Cement NSPS

What are New Source Performance Standards (NSPS)?

The Clean Air Act requires the Environmental Protection Agency (EPA) to regulate pollution from new, modified and reconstructed facilities through the New Source Performance Standards (NSPS) program, established in Sec. 111 of the Act. NSPS are technology-based standards which apply to specific categories of stationary sources. The new standards lower the amount of particulate matter (PM), sulfur dioxide (SO2), and dioxides of nitrogen (NOx) that can be emitted. Under Sec. 111(b), EPA must establish performance standards for new and modified sources. An NSPS requires facilities to attain an emissions level that "reflects the degree of emissions limitation achievable through the application of the best system of emissions reduction which (taking into account the cost of achieving such reduction and any nonair quality health and environmental impact and energy requirements) the Administrator determines has been adequately demonstrated." In setting this performance standard, EPA has some discretion to distinguish among classes, types, and sizes within source categories. However, the limit EPA sets must take the form of a standard and may not prescribe a particular technology itself. Under the law, EPA is to review the technological options available for emissions reduction and, if appropriate, establish a new standard every eight years. In practice, standards remain in place for longer than eight years.

As with some other Act programs, the Federal government establishes and state air quality programs implement NSPS programs.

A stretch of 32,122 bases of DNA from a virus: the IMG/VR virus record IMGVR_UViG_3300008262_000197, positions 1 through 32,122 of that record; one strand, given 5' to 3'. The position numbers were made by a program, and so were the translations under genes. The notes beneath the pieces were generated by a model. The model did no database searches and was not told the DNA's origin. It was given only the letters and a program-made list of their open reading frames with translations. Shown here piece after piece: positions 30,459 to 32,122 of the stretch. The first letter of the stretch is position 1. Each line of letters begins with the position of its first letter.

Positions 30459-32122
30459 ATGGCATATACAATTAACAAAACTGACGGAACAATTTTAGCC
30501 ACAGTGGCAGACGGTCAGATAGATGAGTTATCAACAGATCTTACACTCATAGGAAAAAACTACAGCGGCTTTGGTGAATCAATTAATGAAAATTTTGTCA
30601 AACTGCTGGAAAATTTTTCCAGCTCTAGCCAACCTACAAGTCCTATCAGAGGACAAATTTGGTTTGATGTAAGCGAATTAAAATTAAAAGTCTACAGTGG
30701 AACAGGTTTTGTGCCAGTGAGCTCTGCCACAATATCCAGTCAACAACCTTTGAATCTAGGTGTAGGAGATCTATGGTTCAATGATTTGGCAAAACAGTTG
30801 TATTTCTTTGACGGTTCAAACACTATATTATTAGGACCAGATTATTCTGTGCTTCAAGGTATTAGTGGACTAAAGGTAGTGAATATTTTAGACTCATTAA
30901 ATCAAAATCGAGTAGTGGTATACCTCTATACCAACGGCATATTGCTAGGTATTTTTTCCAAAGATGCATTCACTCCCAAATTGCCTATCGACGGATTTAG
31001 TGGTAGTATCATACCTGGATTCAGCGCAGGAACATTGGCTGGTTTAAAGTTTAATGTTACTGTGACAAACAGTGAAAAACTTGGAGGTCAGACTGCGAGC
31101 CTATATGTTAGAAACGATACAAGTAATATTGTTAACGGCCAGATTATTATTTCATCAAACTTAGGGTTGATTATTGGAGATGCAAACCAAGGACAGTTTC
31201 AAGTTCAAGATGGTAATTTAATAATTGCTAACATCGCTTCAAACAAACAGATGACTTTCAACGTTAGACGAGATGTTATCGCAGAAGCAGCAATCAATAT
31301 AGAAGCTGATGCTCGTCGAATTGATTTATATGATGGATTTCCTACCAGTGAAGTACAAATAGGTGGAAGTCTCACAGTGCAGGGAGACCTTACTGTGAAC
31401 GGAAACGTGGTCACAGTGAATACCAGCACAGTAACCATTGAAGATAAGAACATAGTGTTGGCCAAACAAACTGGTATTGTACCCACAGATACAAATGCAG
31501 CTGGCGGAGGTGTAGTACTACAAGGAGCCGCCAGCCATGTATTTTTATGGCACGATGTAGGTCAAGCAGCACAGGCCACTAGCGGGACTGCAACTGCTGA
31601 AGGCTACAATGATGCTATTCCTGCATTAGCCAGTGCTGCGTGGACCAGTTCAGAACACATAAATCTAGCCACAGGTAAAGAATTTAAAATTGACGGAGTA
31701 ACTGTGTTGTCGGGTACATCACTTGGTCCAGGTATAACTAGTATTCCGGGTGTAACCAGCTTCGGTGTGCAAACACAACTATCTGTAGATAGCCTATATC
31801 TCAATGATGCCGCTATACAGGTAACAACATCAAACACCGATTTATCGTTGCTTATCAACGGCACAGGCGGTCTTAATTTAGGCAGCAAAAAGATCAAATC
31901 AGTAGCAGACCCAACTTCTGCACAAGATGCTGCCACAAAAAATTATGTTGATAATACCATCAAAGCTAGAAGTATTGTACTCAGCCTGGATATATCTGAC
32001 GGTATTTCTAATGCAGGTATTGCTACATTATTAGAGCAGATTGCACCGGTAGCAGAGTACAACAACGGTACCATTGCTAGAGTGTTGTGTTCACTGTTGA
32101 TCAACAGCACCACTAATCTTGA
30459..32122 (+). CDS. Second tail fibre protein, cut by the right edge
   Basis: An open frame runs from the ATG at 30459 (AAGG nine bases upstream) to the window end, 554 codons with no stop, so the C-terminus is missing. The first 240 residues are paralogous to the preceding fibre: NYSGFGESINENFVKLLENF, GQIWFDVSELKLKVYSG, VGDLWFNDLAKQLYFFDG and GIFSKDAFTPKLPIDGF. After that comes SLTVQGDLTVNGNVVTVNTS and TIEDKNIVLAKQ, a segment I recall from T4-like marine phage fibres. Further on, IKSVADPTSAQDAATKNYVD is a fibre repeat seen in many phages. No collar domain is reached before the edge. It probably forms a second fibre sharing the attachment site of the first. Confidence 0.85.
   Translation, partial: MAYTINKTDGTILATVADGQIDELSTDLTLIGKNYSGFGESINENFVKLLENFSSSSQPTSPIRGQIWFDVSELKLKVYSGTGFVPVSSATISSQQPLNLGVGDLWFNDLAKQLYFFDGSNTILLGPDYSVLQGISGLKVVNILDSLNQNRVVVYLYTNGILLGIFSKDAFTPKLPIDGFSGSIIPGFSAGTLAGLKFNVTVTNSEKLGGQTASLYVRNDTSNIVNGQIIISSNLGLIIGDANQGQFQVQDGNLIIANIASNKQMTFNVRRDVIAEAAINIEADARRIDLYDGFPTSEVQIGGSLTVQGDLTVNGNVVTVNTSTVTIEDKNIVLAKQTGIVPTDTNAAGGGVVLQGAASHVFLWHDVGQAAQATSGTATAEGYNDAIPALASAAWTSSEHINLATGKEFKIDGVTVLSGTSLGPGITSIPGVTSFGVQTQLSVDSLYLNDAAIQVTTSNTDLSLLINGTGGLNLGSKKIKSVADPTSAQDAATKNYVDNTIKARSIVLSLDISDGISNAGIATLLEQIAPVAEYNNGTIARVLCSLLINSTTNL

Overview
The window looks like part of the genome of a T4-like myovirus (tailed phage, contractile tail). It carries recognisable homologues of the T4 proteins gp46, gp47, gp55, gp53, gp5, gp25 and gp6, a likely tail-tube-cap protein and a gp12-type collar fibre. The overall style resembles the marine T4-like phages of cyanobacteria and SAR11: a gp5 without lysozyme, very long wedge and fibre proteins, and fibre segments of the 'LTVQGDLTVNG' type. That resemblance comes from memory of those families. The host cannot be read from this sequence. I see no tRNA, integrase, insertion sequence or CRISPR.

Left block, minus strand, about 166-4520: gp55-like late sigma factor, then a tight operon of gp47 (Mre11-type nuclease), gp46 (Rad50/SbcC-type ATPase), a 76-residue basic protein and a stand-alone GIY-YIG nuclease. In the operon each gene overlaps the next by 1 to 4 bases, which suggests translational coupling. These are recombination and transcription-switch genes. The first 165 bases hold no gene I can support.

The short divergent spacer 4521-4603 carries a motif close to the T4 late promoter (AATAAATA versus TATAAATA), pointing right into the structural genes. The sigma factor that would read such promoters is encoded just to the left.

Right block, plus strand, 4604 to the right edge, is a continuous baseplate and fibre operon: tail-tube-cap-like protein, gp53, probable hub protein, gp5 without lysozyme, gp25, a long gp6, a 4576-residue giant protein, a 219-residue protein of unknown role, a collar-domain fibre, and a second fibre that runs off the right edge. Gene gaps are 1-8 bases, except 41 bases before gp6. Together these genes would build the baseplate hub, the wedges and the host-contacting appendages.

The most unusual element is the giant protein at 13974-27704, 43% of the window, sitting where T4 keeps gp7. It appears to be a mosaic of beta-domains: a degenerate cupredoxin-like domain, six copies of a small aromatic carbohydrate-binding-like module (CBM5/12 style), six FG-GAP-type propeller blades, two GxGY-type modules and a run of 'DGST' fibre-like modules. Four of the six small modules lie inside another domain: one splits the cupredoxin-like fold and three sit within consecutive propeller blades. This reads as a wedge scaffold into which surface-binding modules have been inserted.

Who are the covered entities?

The Cement NSPS will set new standards of emissions for any new cement manufacturing plants (kilns or clinker coolers) or major modification to any of the 97 existing cement manufacturing facilities in all regions of the United States. Emissions standards issued in 2010 include limits on emissions of mercury, hydrocarbons, particulate matter, and hydrochloric acid. EPA estimates that twenty new facilities may be built in the five years following promulgation of the rule and would, therefore, be subject to the new regulations.

What is the status of regulation?

The first NSPS for cement plants was issued in 1971, and reviews were made twice in 1974 and once in 1988. This most recent review was started as a proposed rule in June 2008 under the Bush Administration. EPA finalized the new NSPS in September 2010 as a joint rulemaking with a new MACT for cement plants. On February 12, 2013, EPA issued a final MACT and NSPS rule for cement plants that made modifications to the 2010 rule. The new rule extended the compliance period from 2013 to 2015, changed the way particulate matter emissions are monitored, and made other changes.

 

Read more from EPA on Cement NSPS.